A shipment of 31 000 t of bulk raw sugar was dispatched to London, in the UK, from Durban’s Maydon Wharf, in South Africa, earlier this month.
This shipment aboard the cargo ship Centurius marks the third export of sugar to a European Union (EU) country after the entry into force of the new Southern African Development Community- (SADC-) EU Economic Partnership Agreement (EPA) on October 1, 2016.
Centurius berthed at the Maydon Wharf on November 1 and is also the first ship to dock at the sugar terminal, following the repair of minor damage caused by a storm in October, which slowed down operations at the port.
Although there was some damage to the port, the sugar terminal and storage silos were only cosmetically damaged, with one of the silos losing a door, owing to excessive winds, says South African Sugar Association commercial director Judith Wilson.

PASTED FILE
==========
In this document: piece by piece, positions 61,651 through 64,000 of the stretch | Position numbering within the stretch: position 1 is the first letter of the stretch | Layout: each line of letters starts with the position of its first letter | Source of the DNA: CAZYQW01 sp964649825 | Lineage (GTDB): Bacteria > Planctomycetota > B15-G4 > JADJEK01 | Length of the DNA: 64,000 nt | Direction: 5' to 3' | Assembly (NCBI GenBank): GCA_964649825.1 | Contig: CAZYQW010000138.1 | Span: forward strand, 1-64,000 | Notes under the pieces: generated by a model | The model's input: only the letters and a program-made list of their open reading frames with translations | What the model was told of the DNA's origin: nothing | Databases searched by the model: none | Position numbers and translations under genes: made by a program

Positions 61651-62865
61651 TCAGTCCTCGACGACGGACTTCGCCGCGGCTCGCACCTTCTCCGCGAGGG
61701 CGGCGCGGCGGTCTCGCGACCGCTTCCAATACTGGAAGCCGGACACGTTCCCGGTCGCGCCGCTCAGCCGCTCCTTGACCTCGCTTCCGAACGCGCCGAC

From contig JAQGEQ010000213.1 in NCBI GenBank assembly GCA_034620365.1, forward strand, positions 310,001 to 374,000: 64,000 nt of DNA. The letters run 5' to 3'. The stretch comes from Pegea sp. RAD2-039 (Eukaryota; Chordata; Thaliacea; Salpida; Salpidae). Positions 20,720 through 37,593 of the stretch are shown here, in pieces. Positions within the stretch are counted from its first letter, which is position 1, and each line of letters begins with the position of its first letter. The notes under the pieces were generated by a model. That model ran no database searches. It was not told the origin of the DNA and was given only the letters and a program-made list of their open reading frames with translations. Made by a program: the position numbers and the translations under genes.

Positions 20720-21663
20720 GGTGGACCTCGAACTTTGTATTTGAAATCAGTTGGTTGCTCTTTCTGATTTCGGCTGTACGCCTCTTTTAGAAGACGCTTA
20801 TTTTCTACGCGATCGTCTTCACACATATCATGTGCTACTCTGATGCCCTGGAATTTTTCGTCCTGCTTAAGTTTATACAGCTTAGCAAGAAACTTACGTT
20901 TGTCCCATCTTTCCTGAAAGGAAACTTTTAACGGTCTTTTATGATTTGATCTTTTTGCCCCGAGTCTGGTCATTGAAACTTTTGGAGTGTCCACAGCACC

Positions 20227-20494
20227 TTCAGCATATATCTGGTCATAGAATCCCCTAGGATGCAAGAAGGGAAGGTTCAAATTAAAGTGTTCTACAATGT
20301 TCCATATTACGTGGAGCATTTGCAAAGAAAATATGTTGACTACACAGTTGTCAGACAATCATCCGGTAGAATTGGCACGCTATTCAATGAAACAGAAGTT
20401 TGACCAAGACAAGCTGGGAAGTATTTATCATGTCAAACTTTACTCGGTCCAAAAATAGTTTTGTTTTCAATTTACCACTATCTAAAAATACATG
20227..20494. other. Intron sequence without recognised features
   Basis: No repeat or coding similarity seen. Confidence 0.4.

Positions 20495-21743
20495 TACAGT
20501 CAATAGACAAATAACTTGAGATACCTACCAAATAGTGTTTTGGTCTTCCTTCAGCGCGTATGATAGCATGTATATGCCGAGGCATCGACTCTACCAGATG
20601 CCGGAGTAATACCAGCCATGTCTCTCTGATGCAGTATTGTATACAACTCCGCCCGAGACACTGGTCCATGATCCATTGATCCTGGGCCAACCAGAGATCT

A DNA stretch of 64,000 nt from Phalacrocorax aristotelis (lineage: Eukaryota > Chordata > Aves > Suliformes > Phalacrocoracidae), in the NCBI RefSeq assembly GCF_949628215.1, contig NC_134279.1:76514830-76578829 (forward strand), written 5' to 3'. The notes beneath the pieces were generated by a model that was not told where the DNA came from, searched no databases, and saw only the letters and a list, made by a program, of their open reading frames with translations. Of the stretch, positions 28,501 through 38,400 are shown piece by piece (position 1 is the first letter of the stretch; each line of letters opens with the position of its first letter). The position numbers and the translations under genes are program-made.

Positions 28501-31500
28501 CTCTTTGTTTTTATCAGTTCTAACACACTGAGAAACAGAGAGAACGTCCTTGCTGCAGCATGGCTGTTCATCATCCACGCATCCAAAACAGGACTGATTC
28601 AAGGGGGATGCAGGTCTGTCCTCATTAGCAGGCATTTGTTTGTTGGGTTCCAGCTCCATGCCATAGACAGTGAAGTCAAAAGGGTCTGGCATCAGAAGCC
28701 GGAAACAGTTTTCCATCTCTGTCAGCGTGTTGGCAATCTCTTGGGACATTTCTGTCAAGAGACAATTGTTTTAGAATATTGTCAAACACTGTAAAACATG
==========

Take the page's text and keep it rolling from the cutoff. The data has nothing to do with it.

Owing to the nominal damage to the terminals, ships that have to be loaded with sugar can be filled at the normal speed. She says the sugar terminal can load a cargo ship to capacity in two-and-half days, forgoing delays caused by rain or heavy mists.
“Whenever it rains they close the hatches so that the sugar doesn’t get wet, which . . . is up to the shipmaster to make sure that the product gets to its destination in good condition . . . ”
Wilson highlights that the Western Baltic, destined for China, was scheduled to take in sugar cargo on November 4, while loading of King Beans, destined for Japan, was scheduled to start on November 7.Centurius’s 31 000 t load is part of the new yearly quota access of 150 000 t of duty-free raw cane sugar, of which 50 000 t can be refined, allocated to South Africa under the new SADC-EU EPA.